The Tyee, a Canadian online news magazine, ran a 5-part series this week on the SFI vs. FSC forestry certification debate. The series provides a lot of detail about the claims by both sides, as well as what the debate may mean for the future of the forestry and green building industries.
To recap, most of the fighting lately has to do with the U.S. Green Building Council’s proposed changes to what kind of wood it’s going to allow as part of its Leadership in Energy and Environmental Design (LEED) green building standards.
The Tyee may be based in British Columbia, but the series does a good job of demonstrating just how important this fight is for both sides across North America.
Part 1: Overview
Part 2: The FTC complaint against SFI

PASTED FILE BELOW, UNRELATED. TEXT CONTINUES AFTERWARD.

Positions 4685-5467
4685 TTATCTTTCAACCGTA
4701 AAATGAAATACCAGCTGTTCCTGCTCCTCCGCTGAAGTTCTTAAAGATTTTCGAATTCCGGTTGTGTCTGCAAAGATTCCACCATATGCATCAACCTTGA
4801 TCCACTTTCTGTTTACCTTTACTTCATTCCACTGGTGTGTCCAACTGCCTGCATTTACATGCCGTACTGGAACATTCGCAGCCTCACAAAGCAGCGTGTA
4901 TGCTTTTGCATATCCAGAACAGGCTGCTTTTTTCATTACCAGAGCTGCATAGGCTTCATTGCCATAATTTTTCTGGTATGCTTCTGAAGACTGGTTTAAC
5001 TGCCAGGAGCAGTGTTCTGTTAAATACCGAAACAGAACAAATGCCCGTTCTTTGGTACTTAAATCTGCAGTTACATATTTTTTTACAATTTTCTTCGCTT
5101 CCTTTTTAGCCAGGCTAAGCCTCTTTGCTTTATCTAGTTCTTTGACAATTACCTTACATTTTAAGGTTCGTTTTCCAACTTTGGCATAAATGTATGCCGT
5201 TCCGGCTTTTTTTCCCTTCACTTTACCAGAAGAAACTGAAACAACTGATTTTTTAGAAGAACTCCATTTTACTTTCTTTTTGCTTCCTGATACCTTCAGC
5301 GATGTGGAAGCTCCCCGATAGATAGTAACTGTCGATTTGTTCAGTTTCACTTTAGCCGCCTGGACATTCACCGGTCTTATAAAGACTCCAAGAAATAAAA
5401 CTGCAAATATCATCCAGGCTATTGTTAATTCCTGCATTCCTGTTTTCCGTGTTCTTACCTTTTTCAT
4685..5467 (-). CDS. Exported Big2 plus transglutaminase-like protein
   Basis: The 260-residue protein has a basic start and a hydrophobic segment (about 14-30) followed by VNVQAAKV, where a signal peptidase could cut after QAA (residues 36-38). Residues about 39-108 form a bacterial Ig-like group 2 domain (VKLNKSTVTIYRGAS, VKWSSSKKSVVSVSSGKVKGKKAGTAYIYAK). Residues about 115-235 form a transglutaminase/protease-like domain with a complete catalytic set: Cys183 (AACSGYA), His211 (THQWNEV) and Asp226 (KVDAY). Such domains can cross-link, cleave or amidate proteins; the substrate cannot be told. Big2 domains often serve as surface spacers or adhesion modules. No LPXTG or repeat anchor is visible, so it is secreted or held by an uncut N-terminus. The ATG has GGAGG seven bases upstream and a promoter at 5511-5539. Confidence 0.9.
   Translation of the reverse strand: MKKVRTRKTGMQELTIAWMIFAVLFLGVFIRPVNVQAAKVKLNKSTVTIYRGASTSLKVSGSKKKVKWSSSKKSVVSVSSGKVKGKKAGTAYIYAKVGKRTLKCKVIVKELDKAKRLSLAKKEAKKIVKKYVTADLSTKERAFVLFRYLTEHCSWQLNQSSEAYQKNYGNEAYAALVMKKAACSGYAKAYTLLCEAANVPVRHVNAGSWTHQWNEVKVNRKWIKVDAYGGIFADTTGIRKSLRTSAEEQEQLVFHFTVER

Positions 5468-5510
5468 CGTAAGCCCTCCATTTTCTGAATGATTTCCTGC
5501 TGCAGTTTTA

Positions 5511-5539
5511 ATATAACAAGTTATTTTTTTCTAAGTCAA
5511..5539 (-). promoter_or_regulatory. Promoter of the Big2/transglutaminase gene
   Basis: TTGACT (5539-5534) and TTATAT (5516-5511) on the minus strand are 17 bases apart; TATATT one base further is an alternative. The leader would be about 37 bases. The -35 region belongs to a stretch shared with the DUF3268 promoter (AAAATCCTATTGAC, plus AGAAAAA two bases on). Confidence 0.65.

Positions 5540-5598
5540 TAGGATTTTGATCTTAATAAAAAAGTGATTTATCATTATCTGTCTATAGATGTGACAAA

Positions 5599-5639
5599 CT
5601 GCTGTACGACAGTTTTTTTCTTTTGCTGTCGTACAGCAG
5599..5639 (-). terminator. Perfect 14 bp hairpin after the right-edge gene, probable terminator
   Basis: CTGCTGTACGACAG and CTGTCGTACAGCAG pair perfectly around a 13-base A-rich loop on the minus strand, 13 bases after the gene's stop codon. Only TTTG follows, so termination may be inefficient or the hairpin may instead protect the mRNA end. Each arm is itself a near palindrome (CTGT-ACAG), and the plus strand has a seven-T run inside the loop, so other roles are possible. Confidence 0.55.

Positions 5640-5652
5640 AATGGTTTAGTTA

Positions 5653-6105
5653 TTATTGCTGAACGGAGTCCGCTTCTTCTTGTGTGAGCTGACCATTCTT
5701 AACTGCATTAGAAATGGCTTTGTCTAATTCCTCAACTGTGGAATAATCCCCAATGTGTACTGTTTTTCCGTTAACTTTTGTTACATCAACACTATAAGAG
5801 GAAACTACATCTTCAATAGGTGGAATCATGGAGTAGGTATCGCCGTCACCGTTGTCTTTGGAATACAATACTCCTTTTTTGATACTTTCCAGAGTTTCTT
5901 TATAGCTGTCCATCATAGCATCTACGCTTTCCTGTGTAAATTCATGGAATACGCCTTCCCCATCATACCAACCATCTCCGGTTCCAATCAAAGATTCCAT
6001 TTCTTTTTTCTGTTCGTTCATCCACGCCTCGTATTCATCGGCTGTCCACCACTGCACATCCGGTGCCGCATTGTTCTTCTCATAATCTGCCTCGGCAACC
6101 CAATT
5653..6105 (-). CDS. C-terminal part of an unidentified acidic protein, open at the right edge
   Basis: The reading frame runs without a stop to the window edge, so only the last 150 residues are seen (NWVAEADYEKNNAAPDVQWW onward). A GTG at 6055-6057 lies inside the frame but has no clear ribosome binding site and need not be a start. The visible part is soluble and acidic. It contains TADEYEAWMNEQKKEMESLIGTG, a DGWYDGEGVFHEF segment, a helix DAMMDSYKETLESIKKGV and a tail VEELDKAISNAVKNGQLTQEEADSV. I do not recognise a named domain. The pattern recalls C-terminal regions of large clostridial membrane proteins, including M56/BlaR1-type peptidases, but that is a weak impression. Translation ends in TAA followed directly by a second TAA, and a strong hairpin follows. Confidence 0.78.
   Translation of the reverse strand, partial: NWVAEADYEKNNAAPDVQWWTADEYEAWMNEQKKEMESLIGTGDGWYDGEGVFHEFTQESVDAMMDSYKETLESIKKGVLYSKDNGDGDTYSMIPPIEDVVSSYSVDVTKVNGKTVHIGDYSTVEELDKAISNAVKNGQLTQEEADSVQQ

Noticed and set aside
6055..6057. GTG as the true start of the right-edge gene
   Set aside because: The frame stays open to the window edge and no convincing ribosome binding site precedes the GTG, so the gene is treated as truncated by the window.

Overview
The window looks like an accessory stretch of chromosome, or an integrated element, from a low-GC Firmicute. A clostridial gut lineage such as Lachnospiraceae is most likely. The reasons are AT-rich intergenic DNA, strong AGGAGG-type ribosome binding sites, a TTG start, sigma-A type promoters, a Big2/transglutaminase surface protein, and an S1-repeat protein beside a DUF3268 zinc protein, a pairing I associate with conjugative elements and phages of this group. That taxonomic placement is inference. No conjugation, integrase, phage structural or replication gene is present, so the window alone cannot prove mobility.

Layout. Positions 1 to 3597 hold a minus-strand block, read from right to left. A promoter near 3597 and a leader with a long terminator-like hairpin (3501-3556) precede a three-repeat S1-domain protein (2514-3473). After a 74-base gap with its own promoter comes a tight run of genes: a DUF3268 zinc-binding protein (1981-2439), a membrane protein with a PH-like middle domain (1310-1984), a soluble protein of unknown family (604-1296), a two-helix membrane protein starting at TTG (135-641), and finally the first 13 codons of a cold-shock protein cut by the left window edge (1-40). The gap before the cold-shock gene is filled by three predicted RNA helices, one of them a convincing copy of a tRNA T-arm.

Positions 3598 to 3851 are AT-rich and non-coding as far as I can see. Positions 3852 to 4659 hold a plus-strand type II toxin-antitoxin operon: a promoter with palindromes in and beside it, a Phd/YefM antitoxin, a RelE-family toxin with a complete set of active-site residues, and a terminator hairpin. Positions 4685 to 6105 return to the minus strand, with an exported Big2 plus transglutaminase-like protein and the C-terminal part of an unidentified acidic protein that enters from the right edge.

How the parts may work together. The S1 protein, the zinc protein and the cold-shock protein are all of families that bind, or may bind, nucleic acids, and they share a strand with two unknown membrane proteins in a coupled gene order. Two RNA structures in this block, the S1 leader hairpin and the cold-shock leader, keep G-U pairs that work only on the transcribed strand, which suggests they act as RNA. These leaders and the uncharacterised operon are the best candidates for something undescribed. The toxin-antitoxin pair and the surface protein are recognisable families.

Part 3: The IRS complaint against SFI
Part 4: The FTC complaint against FSC
Part 5: What it all means for the future
FSC is worried that the Green Building Council is going to make the standards too loose, allow other wood certifications and in turn, loosen FSC’s monopoly on LEED. SFI, meanwhile, is worried that the Green Building Council is going to keep the standards too strict and keep rival certifications out.
The stakes couldn’t be higher because LEED building standards are the future of the industry, as Part 1 of the series points out:
Green building grew slowly. Years passed before LEED certified its first buildings. But today there are 4,890 LEED-certified buildings and more than 27,359 LEED-registered projects, comprising more than 8.8 billion square feet of construction.
Likewise, while green building represented just two per cent of the construction market in 2005, it is projected to grow to a quarter of all commercial and institutional building starts and 20 per cent of the value of residential starts by 2013.
That adds up to a U.S. green building sector soon be worth more than $80 billion a year.